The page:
What They Saved is the winner of the first Jewish Journal book prize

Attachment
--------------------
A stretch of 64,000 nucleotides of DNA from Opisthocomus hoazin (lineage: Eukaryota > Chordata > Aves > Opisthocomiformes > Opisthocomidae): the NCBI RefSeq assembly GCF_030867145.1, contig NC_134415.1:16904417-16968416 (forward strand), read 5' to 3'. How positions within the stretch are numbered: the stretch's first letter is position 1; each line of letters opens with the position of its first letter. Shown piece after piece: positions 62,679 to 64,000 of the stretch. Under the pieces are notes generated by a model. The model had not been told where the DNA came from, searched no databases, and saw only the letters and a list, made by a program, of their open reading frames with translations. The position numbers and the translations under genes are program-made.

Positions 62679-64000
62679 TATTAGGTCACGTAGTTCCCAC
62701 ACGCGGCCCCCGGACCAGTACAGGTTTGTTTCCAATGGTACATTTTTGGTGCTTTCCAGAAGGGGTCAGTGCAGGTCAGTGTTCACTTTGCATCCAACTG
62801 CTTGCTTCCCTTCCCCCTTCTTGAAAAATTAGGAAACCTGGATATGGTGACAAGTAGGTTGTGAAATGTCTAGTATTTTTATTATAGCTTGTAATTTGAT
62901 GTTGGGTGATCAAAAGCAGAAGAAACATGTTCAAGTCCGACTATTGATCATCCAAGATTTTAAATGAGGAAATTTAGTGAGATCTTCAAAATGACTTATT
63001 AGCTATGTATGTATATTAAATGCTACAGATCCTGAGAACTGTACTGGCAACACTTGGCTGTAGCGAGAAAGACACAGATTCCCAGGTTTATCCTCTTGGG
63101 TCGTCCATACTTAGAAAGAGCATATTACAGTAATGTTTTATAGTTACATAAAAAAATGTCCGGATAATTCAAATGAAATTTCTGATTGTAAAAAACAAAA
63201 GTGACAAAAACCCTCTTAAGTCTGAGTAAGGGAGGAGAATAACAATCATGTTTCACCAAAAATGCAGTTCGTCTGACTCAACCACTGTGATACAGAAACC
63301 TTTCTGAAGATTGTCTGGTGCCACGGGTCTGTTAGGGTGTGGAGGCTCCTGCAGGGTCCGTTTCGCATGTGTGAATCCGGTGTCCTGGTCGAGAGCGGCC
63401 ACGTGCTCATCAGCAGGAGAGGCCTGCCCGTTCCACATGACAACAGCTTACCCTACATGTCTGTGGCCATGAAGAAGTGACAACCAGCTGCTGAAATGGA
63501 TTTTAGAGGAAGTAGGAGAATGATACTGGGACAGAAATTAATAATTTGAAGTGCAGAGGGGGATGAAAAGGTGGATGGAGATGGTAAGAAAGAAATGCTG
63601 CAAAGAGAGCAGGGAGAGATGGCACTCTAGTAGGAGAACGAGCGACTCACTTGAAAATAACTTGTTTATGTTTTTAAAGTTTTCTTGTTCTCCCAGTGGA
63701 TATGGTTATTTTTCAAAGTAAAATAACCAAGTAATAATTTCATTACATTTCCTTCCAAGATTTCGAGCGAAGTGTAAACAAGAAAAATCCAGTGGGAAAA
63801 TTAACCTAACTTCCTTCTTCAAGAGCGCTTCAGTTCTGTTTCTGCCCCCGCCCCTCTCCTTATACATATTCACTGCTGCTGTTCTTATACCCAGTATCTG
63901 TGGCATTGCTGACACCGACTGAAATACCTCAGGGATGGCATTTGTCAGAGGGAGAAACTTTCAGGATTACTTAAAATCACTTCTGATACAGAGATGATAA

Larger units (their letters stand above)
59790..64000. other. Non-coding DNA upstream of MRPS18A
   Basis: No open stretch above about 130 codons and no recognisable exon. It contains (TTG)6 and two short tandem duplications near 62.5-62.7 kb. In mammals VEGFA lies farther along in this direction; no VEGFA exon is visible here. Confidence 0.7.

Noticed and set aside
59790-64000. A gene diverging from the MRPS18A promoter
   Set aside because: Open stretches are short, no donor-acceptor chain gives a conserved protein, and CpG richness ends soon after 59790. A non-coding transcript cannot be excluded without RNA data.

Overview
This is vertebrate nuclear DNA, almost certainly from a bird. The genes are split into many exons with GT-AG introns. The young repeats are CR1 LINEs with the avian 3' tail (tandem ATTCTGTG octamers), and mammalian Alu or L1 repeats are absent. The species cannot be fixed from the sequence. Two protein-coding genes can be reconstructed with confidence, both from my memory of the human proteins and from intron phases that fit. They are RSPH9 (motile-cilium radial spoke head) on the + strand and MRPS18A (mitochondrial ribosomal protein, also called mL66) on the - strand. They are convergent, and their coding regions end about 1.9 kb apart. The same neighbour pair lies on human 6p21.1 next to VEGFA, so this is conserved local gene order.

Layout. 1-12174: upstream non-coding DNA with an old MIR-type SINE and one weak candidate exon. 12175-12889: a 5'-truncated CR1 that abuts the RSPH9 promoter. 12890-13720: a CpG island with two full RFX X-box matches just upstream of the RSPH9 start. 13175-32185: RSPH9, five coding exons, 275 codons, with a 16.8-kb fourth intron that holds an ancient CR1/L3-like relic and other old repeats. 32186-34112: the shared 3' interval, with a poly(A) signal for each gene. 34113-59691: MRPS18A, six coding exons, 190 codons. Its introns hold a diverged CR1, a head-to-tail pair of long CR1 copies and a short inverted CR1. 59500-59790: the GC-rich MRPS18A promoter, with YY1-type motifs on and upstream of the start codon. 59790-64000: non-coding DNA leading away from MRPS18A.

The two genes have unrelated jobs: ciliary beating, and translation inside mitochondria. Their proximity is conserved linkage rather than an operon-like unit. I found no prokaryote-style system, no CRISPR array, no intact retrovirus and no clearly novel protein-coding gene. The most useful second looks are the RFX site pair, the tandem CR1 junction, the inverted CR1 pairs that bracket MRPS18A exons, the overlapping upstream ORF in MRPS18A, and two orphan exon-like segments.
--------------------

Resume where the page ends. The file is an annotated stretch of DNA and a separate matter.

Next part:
In my new memoir, What They Saved, I reconstruct my family’s missing past from a handful of mysterious objects passed down from my father. The strange collection — locks of hair, a postcard from Argentina, a cemetery receipt, letters written in Yiddish — moved me to search for the people who had left these traces of their lives and to understand what had happened to them. As I slowly pieced together my family portrait and assembled a genealogical tree, I felt connected in unexpected ways to an immigrant narrative that began in Eastern Europe at the turn of the twentieth century, when my ancestors headed for the Lower East Side of Manhattan. At the end of my decade-long quest, I started to imagine the life I might have had with the missing side of my family. Suspended between what had been lost and what I found, I finally began to come to terms with the bittersweet legacy of the third generation — faced with tantalizing fragments of disappeared worlds.